# Proof that an analytic function that takes on real values on the boundary of a circle is a real [duplicate]

I'm having trouble proving that an analytic function that takes on only real values on the boundary of a circle is a real constant. I started by writing

$f(r, \theta) = u(r, \theta) + i v(r, \theta)$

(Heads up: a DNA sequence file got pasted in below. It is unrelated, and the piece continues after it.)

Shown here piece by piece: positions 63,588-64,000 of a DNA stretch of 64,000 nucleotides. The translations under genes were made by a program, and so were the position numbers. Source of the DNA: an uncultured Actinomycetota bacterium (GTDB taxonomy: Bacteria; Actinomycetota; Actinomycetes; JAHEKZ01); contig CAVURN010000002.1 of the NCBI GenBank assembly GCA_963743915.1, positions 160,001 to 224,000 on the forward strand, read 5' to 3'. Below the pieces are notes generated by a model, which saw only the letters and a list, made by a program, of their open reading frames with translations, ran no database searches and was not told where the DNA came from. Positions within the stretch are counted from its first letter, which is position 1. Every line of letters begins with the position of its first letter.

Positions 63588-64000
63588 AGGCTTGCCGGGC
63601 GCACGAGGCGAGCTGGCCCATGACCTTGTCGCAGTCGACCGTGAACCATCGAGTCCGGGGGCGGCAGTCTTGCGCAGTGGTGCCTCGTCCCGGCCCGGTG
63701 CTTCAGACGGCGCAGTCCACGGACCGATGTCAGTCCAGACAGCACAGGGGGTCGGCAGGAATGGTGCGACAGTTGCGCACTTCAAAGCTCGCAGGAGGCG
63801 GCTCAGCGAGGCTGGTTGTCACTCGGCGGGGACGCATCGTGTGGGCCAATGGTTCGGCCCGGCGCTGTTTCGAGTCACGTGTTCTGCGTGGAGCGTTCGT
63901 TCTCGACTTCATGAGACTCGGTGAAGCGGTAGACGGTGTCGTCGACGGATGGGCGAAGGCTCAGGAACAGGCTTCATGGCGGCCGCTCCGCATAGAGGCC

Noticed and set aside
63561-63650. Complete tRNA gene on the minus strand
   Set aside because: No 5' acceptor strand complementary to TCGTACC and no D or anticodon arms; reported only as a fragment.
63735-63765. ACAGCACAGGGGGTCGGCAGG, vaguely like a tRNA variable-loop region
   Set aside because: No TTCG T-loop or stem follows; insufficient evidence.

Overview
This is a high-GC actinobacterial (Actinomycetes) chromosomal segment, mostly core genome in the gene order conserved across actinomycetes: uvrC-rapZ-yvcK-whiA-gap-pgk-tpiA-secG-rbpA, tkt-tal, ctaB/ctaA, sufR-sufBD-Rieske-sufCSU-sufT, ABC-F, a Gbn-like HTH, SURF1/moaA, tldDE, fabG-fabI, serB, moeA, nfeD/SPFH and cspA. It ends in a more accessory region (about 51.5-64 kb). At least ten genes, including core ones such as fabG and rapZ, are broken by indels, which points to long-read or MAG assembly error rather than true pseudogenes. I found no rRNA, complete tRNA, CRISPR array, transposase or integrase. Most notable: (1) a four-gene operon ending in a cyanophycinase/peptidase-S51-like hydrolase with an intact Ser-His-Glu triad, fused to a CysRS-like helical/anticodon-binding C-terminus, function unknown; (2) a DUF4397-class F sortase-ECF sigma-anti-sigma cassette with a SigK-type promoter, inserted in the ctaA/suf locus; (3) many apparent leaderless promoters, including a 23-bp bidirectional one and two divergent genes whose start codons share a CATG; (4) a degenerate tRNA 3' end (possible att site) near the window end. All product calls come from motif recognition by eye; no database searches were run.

By definition, $v(r, \theta ) = 0$, so $\frac{d}{d\theta} v = 0$, and in fact, the nth derivative of $v(r,\theta)$ with respect to $\theta$ is 0. The Cauchy Riemann equations in polar coordinates imply that $\frac{d}{ dr} u(r, \theta ) = 0$

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